As an attending spectator, a night-time Indianapolis 500 might actually be more convenient. Under the current schedule, we get up at 4:30am to leave our hotel at 6:00am. We are generally inside the track by 6:30am in time to see the sun come up behind the Pagoda.
Why do we leave so early? Because I’ve had two nightmare scenarios in traffic over the past several years. I got outvoted by my group in 2006 and didn’t leave the hotel until 8:00am. Our hotel was much further out (in Greenwood) than where we stay now. We missed out on the (then) free parking in the infield and had to pay a small fortune for the chance to walk forever. We didn’t miss the start of the race, but we got there much later than I like. I was not pleasant to be around for a long while. In fact, the rest of my group (except for Susan) chose to walk on the other side of 16th Street to avoid my wrath.
In 2011, I had no one else to blame. I missed the normal exit and ended up in an industrial park somewhere north of town. I made the mistake of doubling back and somehow ended up in a residential section without moving for almost two hours. As we all were standing outside of our cars, I just knew I was going to miss the 100th Anniversary Running of the race. Miraculously we started moving and we found ourselves on 30th Street just north of the track. It’s the only time I’ve ever entered the track on Race Day from the north end.
It might be a lot easier on Susan’s nerves to have a 7:00pm start. That way, we could get to the track at a leisurely pace. We’d get in late Saturday, night but be able to sleep in Sunday morning. We could even cut our hotel stay from three to two nights; which may not go over so well with the gouging hotel industry.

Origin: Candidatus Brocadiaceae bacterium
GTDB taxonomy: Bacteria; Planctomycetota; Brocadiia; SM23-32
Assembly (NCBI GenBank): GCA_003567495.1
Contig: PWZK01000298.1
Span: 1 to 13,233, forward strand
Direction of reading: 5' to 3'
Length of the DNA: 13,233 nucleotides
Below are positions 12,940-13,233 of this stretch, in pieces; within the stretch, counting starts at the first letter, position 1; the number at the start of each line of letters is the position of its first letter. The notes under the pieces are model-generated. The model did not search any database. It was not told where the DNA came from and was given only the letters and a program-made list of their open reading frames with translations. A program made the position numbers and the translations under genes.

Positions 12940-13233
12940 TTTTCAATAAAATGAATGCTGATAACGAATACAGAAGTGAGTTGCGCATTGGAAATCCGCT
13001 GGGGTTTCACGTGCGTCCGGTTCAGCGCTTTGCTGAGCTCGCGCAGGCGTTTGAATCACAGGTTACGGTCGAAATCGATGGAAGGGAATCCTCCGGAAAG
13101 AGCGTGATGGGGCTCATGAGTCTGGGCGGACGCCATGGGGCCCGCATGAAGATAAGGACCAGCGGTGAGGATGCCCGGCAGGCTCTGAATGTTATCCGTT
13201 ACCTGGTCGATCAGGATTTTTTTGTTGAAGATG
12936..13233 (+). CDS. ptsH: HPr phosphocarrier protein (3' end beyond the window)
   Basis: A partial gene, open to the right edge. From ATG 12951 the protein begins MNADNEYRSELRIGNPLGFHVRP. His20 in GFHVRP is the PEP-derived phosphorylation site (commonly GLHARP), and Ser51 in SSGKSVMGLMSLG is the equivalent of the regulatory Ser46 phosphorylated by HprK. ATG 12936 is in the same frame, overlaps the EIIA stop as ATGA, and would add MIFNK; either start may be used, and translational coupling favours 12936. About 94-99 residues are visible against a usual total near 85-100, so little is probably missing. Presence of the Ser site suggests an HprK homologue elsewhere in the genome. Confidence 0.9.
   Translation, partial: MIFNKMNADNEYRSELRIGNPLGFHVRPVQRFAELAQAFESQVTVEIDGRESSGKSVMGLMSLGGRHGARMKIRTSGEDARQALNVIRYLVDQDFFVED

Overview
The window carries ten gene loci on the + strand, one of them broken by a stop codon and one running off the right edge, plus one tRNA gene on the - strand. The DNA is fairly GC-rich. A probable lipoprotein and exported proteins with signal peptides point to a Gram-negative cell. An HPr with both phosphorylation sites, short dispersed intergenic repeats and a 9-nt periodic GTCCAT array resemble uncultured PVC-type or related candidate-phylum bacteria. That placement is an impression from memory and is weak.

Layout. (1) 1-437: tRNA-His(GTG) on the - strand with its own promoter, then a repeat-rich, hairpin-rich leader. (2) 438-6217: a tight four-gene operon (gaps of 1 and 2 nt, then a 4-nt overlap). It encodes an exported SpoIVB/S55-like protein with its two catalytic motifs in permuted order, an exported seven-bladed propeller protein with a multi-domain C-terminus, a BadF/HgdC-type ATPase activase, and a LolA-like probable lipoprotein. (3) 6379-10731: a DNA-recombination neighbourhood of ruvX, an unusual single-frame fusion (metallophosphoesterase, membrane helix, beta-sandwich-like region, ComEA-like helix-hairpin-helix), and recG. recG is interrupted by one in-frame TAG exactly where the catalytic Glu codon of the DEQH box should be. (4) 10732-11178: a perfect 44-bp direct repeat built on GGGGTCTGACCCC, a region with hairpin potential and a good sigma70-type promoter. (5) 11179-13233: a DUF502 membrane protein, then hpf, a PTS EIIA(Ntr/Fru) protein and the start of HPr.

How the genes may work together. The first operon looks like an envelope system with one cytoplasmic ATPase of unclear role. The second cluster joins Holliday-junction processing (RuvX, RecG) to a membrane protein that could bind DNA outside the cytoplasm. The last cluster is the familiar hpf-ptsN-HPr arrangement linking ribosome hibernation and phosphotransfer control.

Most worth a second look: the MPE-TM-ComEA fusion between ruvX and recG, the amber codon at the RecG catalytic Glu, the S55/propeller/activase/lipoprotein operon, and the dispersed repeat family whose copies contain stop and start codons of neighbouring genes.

But those are the views of one person – an overaged blogger from Nashville. Different people have different TV viewing habits and rituals when they go to the race. Traditions aside, I’m just not convinced that moving the Indianapolis 500 to prime-time Saturday night is such a good idea. I love night races, but I think I love the Indianapolis 500 in the daytime more.
The World Series lost something when it went to all prime-time games, but not viewers. There is a reason that the Super Bowl has kicked off at 6:20pm Eastern time for over a decade. It’s because that’s when the majority of viewers want to see it. Personally, I enjoyed the Super Bowls that kicked off around 1:00pm and it was still daylight when they were over, but what do I know? Will an Indianapolis 500 produce a lot more eyeballs on a Saturday night than on Sunday afternoon? That’s the million dollar question.
Whether you watch the race on TV every year or you’ve been going for the last thirty, I’d like to hear your thoughts. I’ve been selfish and looked at it from my standpoint and how it affected me. Tell me what you think. Tuesday night, Curt Cavin said a prime-time Indianapolis 500 would happen in his lifetime. He’s not that much younger than me, so he’s predicting it will probably happen in mine as well. Do you agree with that? I’m not so sure that I do. The traditionalist in me sure doesn’t.